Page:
May 17, 2016
Communications staff transition
Laurel Akin (left), who is assuming the role of Communications VISTA in late May, replacing Heather Allen (right).
From the desk of Heather Allen -
If we haven’t met, allow me to introduce myself. I’m Heather Allen, and I have been serving this past year as the Communications VISTA (Volunteer in Service to America) for Communities of Transformation. It has been a long year for me. My husband Jack was appointed to FUMC Montgomery and completed his second year of seminary at Candler School of Theology in Atlanta, our first child was born in August, and I began my year as a VISTA serving Communities of Transformation.
This ministry has seen so much growth – new Communities, rebranding, Robert Lupton’s speaking engagements, new staff members, and so much more! I too have seen tremendous growth. I have enjoyed this work. I have enjoyed interviewing and writing for this newsletter. I have enjoyed hearing so many amazing, impactful stories. I have enjoyed seeing transformation in the lives of those involved with this ministry. But most of all, I have enjoyed the relationships I myself have built over the past year, specifically with the women on staff with COT. They have been encouragers, pseudo-moms to me, pseudo-grandmothers to my son, and friends. They have poured into my family and into me in more ways than I could have asked for. I will miss them dearly, but I know I am answering a call God has placed on my life – to be at home, focusing on my family and enjoying every minute I can with my child. I am so thankful for the love and support of COT. I am grateful for the ways my work with this ministry has opened my eyes and softened my heart. I am better for the people I have come into contact with, as well as the work experience I have gained. I will dearly miss my time as a VISTA.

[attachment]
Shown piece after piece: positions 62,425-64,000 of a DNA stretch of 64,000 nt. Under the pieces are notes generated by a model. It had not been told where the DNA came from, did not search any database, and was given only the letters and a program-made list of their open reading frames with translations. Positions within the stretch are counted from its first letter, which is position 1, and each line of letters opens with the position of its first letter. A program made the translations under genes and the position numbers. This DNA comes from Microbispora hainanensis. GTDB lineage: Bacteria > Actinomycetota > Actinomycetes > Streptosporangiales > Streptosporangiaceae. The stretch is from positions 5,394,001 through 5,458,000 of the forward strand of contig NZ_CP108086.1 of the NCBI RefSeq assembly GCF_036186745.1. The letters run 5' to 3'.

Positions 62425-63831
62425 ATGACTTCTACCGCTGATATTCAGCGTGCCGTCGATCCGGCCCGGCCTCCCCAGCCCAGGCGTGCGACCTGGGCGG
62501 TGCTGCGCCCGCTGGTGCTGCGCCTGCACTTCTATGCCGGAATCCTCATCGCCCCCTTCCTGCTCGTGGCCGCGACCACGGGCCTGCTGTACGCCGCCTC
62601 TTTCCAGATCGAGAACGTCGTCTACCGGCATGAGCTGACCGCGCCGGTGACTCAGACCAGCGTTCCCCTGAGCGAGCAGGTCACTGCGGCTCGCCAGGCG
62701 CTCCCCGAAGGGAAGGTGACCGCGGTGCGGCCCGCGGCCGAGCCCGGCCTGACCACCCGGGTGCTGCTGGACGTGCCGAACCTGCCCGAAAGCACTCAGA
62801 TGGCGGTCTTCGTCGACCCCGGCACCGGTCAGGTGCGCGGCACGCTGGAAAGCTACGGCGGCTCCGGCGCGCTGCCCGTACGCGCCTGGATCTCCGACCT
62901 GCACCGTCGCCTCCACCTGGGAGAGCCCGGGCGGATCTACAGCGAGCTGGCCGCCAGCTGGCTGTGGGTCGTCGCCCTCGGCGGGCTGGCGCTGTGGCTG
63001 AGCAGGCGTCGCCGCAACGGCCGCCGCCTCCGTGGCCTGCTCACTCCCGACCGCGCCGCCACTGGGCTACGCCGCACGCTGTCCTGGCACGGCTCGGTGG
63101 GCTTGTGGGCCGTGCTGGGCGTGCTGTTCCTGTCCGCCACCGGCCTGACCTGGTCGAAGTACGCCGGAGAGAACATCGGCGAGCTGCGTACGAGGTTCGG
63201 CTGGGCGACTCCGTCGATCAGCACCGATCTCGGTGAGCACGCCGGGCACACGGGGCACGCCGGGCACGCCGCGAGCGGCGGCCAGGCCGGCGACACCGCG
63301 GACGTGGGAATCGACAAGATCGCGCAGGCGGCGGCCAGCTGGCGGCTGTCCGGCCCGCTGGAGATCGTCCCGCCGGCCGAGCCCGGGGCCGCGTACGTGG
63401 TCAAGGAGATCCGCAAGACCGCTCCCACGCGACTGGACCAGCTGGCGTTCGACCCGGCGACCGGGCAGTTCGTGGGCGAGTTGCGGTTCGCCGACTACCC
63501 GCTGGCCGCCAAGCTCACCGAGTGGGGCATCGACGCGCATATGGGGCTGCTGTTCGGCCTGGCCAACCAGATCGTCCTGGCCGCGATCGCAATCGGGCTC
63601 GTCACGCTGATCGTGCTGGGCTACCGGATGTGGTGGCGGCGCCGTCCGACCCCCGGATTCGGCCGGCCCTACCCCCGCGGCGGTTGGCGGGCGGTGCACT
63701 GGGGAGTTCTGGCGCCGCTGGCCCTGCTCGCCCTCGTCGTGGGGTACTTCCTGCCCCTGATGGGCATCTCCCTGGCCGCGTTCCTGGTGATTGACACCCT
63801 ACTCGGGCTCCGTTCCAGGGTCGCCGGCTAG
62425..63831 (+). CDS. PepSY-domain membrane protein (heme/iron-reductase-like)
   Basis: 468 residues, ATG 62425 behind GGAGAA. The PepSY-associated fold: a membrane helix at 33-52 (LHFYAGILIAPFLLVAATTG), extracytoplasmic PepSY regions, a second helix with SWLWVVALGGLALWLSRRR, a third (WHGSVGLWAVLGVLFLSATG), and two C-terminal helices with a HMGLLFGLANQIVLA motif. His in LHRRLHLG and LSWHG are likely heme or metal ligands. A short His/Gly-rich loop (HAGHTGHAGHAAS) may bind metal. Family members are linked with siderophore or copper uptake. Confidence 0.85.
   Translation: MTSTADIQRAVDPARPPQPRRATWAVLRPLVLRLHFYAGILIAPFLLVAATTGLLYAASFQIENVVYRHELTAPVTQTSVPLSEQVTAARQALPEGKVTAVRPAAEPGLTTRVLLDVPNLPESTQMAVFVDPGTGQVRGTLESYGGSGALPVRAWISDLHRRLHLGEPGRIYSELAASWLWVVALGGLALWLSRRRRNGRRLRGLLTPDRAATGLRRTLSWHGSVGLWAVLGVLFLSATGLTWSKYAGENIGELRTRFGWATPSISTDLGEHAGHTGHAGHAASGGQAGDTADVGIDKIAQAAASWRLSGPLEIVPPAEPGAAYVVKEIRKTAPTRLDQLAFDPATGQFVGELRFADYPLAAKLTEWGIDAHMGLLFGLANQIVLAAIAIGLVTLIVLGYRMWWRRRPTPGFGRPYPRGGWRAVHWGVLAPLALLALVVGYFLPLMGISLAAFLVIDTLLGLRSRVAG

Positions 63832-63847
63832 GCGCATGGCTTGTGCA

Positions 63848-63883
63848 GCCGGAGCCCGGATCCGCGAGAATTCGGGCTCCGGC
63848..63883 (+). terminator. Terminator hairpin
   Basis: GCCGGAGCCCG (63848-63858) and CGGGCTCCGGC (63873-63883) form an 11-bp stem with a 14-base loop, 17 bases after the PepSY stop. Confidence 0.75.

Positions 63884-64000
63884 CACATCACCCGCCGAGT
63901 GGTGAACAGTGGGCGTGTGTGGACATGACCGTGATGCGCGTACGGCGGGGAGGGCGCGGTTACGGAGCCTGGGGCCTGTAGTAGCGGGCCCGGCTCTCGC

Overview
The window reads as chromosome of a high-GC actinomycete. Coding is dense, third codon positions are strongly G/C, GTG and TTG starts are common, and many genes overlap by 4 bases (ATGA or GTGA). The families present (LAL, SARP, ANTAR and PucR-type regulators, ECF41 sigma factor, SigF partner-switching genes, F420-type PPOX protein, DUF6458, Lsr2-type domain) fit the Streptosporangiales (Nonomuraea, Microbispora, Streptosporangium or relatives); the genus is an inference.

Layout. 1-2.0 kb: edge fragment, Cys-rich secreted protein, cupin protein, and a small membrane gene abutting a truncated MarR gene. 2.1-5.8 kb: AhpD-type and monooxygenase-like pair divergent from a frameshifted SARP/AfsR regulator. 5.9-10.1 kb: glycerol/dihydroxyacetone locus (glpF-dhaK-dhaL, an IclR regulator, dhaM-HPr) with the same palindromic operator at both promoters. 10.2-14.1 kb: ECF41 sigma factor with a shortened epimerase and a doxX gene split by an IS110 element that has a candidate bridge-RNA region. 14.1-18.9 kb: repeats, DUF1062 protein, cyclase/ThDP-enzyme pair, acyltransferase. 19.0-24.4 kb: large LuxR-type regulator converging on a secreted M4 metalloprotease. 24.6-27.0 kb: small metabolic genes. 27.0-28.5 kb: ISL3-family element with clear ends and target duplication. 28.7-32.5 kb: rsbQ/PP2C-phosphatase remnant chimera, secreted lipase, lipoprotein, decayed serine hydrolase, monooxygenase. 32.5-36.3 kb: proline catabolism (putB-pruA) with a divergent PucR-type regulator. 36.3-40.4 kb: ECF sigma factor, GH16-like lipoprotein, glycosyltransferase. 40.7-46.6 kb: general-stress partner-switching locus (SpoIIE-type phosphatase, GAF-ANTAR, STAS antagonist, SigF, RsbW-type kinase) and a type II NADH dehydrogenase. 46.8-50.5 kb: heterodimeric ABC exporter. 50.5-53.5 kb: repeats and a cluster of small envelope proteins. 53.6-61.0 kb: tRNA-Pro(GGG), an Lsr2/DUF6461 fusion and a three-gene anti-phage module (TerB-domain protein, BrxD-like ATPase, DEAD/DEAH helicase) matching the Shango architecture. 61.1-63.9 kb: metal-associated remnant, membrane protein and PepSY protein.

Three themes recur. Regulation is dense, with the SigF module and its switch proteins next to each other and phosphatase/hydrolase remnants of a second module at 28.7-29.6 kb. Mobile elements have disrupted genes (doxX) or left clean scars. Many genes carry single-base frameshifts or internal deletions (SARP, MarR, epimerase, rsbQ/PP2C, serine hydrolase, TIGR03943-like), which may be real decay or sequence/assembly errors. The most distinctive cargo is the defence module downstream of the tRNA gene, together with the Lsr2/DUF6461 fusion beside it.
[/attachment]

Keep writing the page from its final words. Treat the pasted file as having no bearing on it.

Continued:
However, I leave this work in very capable hands. Laurel Akin, the newly selected Communications VISTA, will do a wonderful job promoting Communities of Transformation! She will bring a special set of gifts and skills that will grow the Communications VISTA position and COT as a whole in ways I cannot imagine.
Laurel Akin lives in Enterprise Alabama, with her husband Bob. The two have three children and six grandchildren. Laurel graduated with a degree in Journalism and a minor in Photojournalism from Troy University in 2012. She has been a volunteer with COT at the Dothan site since it’s beginning in July 2013. Some of her photos are featured on the COT Facebook page, website, and in print materials.